Noel is a producer for KUOW’s midday show Soundside.
Prior to joining Soundside, Noel worked as an online editor/producer with KUOW’s web team. She’s also a proud graduate of KUOW’s RadioActive program.
Noel is an alumna of Emerson College and has interned at NPR member stations WBUR in Boston, and WAMU in Washington DC. Originally from Lake Stevens, Washington, Noel is elated to be back in the Pacific Northwest and covering the people and places that make up the state she calls home. Noel has reported on labor and education.
When she’s not working, Noel enjoys perusing Seattle’s used bookstores, discussing the lasting legacy of Selena Quintanilla’s music with anyone who will listen, and spending way too much time fixing up her island on Animal Crossing: New Horizons.
Professional Affiliations: National Association of Hispanic Journalists, AIR
It's become a lot more common for young LGBTQ people to see themselves represented in media. Just look at the variety of streaming shows right now with "Gentleman Jack," "Heartstopper," and "RuPaul's Drag Race." These are programs where people can see themselves, and their potential future, represented and celebrated. But just because you see a part of yourself represented on the big screen, doesn't mean you feel welcome within your own community.
Earlier this week, school board members in Marysville listened to parents, teachers, and students sound off on a proposed district policy that would require students to get their guardian's permission to join clubs.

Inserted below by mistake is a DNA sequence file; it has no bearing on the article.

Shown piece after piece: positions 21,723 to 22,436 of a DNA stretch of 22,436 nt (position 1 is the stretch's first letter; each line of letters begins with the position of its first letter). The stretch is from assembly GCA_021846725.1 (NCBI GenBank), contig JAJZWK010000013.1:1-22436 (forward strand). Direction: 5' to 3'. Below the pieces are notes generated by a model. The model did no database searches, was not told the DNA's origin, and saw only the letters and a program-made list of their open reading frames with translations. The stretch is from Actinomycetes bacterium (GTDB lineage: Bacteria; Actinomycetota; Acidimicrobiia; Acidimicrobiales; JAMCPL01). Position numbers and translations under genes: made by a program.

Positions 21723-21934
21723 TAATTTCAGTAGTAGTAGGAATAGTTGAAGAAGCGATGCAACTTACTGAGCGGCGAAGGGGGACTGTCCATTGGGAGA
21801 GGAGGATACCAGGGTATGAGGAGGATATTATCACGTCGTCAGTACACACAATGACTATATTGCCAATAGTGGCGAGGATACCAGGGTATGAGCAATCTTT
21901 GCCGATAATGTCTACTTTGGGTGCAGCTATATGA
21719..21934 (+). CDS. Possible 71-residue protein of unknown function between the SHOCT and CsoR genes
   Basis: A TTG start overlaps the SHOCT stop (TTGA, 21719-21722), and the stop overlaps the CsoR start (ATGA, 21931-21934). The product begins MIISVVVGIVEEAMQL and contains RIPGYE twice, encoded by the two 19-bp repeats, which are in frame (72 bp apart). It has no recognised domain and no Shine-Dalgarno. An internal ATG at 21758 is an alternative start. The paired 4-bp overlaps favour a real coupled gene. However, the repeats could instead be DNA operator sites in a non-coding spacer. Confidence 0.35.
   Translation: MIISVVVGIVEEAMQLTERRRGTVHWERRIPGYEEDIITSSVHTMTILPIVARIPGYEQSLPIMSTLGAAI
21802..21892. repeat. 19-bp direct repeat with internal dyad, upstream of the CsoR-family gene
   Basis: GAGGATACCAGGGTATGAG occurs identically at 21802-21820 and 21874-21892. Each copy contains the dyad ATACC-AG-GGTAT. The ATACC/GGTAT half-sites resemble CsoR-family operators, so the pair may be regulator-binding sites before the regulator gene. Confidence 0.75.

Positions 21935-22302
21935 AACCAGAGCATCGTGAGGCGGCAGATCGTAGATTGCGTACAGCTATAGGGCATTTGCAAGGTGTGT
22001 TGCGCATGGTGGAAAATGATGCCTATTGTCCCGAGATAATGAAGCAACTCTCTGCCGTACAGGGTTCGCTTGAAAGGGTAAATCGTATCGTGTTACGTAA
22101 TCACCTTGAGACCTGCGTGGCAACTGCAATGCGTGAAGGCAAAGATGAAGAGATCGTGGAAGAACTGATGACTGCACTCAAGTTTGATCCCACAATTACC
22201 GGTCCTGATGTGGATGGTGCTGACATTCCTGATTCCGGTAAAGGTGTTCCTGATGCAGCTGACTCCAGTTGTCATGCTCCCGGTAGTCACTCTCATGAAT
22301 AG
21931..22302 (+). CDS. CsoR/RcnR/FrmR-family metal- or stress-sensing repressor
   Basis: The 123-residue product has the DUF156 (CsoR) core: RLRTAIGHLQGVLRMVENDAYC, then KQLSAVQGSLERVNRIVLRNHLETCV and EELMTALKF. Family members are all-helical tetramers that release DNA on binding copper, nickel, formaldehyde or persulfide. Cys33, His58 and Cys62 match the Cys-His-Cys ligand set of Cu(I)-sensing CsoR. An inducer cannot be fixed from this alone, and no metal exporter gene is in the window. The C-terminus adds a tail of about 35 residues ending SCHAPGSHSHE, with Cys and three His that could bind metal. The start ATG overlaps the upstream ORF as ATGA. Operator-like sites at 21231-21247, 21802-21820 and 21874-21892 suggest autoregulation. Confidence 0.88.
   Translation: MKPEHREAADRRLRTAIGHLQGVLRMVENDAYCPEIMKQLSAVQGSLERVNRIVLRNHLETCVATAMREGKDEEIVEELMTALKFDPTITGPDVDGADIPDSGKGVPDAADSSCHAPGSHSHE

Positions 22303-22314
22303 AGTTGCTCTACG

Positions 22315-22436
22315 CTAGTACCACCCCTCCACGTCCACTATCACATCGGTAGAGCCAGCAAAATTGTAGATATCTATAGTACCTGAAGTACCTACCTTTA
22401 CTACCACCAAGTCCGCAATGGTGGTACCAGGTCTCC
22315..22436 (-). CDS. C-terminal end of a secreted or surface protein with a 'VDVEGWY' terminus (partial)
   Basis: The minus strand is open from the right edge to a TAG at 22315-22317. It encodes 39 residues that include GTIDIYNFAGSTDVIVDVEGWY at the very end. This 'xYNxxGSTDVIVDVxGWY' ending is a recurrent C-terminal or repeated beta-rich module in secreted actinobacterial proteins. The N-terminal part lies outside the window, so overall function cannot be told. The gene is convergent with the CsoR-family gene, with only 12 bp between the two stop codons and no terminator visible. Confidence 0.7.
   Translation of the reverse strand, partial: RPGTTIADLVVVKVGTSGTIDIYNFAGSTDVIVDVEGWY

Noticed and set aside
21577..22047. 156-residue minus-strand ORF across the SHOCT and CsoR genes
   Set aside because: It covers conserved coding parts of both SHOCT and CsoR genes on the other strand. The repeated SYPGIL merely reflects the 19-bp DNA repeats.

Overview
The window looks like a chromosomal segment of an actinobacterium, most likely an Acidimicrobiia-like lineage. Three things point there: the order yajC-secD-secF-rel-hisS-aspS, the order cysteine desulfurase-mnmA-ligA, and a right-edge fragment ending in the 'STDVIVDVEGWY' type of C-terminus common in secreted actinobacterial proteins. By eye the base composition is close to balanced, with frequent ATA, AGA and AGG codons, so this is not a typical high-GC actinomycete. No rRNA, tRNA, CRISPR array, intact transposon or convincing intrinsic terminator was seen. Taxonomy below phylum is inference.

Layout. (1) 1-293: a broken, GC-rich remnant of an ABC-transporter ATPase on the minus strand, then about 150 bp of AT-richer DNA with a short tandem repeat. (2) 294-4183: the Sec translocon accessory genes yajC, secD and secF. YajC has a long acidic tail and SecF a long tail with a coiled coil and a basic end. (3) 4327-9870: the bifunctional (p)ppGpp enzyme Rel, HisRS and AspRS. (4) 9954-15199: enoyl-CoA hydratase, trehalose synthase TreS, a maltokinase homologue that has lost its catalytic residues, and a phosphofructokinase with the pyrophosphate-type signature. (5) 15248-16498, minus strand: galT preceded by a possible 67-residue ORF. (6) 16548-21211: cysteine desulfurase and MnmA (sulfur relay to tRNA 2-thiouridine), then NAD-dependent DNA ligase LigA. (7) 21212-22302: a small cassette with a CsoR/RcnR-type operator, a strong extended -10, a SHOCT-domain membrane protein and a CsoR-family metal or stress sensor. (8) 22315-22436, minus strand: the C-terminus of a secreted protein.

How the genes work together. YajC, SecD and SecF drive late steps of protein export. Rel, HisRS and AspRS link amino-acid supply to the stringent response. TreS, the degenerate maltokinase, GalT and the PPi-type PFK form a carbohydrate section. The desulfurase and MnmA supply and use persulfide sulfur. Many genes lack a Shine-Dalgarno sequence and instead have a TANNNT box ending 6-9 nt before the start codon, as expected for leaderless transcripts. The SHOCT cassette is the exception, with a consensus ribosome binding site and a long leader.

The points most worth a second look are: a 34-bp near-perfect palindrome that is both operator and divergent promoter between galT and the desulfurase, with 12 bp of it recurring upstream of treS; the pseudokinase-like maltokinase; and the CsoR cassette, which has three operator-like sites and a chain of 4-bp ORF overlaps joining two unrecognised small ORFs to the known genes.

While we were all going about our puny mortal existences on this tiny rock, an array of telescopes stretching from Hawaii to Western Europe to the South Pole captured the first-ever image of the supermassive black hole at the center of the Milky Way galaxy. It’s called “Sagittarius A Star” – and it was first discovered back in February 1974.
Did you have an illegal abortion before 1973, when the Supreme Court decided Roe v. Wade? Soundside, KUOW’s noon show, asked for your stories, and a dozen of you left voicemails, sharing first-hand experiences. Transcriptions of those voicemails are below, and have been edited for clarity.
A draft opinion published late Monday by Politico indicates the Supreme Court is likely to strike down Roe v Wade in the near future. That's the landmark 1973 ruling that guarantees federal protection of abortion rights across the United States. Now, draft opinions are just that -- nothing is set in stone yet. But should it happen, this ruling would mean abortion would be banned or restricted in as many as twenty eight states. Today we're dedicating the hour to talking about the implications of the fall of Roe in the Pacific Northwest. And how local supporters of abortion rights are responding.
A runny nose, a cough, a headache. For once tk, we're not talking about the symptoms of COVID - we're talking about regular old seasonal allergies.
What started out as one coach's post game ritual at Bremerton High School wound its way to the Supreme Court earlier this week.
The names of our cities, landmarks, and geographic features can tell us a lot about the history of our communities. But when you name something - it's impossible to look into the future and determine if those words will always carry the same weight and meaning.
It's a pandemic story we all know pretty well at this point:
Soundside host Libby Denkmann talked to author Monica De La Torre about the Chicano and Chicana organizers who came together in 1976 to create a Spanish-language community radio station in the Yakima Valley. They discussed the groundbreaking programming Radio Cadena produced and the women behind it.